Like I said I my comments, I’ve got a lot of respect for Ken, but the script is about four years out of date. He has been one of the leading advocates for “go big” and the empirical support for the “economies of scale” part of the argument is really shaky. The leverage part is failing before our eyes.

  5. They didn’t nationalize the hospitals in Canada either.

    The tiered pricing and narrow networks will only work if patients are given multiple choices of care sites, and get a chance to save money by picking well. As alluded to in the post, I chose a narrow network for my MA plan
    (indeed, the only MA plan available was a narrow network) which excluded my local academic health center. It wasn’t worth the $4000 extra cash out of pocket for the Medicare supp plan that would have given me “maximum choice”. And if something terrible happens that requires complex elective care, I get to go to Duke, which is “in network”.

    Systems or AHC’s that have counted on “leverage” to keep their rates up will find little shelter in such a system. There are disparate ingredients of a more price conscious system out there, but they will only bite when the demand for $3500 CT scans ($7000 if there are two adjacent body parts) plummets because people can save money by going somewhere else. The point of this post is that the game is up, and advocates of the “go big” strategy need to begin revising their talks.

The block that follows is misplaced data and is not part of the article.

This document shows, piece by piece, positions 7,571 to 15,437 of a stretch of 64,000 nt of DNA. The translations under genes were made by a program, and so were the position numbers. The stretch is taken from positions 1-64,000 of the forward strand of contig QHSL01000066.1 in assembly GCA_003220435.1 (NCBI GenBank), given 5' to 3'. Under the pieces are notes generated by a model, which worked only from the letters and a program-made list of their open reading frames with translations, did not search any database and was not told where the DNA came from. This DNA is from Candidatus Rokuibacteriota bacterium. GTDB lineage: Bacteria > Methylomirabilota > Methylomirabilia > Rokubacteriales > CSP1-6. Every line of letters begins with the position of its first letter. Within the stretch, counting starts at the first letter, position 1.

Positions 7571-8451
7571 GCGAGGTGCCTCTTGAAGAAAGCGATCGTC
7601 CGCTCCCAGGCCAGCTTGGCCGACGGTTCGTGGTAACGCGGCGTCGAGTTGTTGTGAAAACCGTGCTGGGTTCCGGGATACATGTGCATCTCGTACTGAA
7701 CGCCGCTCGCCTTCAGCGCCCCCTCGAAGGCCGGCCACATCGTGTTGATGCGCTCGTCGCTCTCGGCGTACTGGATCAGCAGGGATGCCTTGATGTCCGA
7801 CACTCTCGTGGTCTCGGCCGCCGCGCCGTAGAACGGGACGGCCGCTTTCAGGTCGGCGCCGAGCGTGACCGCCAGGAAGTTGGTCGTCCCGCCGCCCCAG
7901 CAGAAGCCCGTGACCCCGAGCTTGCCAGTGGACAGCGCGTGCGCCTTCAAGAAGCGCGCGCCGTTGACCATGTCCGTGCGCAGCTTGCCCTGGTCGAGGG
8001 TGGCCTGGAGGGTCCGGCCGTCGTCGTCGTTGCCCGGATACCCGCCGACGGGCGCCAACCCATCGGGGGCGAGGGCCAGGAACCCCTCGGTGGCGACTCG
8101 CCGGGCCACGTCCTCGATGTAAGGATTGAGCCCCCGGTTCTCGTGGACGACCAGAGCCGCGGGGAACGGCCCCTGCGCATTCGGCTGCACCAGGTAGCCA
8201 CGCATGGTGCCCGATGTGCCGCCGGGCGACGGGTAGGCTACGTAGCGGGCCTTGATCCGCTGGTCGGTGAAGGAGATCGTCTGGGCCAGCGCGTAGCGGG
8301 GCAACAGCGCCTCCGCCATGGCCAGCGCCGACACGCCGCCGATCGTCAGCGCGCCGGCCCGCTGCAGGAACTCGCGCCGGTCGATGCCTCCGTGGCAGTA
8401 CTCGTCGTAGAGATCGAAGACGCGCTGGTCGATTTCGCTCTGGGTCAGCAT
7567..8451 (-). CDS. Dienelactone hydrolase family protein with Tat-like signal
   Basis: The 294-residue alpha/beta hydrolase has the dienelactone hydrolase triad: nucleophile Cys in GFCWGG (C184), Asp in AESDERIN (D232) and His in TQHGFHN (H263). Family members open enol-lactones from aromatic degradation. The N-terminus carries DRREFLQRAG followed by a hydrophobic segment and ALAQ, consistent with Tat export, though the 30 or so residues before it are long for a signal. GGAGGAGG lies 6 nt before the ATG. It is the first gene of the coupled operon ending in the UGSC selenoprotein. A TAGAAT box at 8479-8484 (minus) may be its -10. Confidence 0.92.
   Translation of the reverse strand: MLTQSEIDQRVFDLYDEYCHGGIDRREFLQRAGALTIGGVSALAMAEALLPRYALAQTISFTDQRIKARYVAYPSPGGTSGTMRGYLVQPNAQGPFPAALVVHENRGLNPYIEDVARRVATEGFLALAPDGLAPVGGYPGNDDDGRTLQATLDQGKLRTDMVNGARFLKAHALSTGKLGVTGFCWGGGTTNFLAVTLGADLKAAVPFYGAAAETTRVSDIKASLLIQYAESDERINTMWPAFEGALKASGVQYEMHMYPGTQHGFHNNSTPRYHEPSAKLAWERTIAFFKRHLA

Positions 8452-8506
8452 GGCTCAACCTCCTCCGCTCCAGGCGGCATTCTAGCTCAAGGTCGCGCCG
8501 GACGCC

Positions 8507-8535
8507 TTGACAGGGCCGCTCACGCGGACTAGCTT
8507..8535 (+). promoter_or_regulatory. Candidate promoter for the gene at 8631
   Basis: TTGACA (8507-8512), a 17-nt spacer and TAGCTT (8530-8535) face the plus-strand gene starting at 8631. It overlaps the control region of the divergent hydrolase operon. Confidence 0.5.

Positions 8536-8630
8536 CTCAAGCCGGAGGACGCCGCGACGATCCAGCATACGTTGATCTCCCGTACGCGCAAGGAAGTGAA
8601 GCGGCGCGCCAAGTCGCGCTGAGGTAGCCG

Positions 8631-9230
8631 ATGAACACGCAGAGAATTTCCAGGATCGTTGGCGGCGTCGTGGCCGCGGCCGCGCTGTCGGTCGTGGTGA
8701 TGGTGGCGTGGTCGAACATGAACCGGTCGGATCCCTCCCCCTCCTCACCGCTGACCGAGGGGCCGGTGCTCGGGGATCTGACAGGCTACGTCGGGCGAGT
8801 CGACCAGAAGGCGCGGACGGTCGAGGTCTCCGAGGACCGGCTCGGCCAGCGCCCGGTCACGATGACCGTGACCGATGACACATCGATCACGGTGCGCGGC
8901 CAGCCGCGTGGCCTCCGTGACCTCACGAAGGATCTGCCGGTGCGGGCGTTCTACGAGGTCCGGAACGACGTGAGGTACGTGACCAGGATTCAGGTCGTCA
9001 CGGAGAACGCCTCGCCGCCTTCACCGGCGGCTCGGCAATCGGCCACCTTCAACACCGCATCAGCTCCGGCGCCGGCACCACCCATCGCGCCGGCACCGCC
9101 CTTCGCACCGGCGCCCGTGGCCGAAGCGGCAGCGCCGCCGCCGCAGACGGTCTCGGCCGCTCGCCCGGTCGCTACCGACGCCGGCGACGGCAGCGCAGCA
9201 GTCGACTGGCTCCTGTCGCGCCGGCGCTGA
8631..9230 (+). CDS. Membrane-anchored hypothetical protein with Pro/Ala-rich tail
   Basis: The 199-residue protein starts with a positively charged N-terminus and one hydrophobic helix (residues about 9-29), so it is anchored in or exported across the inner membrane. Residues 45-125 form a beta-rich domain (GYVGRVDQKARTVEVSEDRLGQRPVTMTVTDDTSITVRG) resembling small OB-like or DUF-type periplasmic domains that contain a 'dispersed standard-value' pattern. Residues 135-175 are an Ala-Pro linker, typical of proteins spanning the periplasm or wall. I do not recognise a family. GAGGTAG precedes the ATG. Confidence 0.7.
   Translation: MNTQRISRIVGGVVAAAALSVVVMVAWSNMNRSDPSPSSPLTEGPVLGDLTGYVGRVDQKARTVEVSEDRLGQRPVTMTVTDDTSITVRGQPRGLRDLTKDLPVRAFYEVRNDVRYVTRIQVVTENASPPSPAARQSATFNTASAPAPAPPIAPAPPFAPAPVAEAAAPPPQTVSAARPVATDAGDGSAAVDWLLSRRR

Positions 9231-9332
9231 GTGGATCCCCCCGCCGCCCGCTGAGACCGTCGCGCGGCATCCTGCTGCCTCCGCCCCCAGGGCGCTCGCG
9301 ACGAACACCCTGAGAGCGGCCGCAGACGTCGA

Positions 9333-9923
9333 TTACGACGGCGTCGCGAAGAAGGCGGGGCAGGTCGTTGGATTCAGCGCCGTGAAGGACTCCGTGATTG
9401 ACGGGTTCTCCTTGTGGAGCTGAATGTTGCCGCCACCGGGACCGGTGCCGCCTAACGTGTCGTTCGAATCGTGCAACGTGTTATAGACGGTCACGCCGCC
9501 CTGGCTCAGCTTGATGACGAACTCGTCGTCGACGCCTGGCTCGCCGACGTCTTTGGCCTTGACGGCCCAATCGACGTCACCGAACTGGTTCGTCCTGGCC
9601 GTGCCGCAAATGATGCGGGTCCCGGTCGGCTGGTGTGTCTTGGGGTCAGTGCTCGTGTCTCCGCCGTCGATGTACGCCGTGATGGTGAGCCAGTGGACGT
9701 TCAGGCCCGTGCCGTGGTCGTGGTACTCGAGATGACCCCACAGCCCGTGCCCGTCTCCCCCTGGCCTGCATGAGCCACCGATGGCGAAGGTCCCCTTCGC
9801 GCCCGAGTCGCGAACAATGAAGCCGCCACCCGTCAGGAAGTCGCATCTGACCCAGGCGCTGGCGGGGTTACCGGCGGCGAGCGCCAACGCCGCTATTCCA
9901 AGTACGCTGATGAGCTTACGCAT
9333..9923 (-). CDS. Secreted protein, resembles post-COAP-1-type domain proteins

6. I’m curious about all I’ve heard about “narrow networks” on the insurance exchanges. Is that the rule or the exception? I wonder if that means we are having more and more of a 2 tier system – one where patients have choice (perhaps it could even be less costly) because their employers have selected plans that allow or even financially encourage using “centers of excellence” providers, and those who essentially don’t have choice because of narrow networks. I’m just curious about how that will all play out.

  7. Thanks to Jeff, Vince, and others involved in this important discussion about the future ability of our healthcare system to be financially sustainable and to serve our population. Success in the emerging healthcare system that is described in this discussion requires significant resources: financial, human, intellectual, technological, and physical. In many cases, these resources are of a different scope, type, and distribution than the organization currently has. Each organization and each market is at a different stage of readiness and has different options for success. Kaufman Hall does not support mergers in all cases. However, a partnership is sometimes the most efficient and effective way to acquire the enhanced infrastructure necessary to provide care successfully in the new environment.

  8. Isn’t there a more direct threat to the hospital industry, in the form of tiered pricing and domestic medical tourism?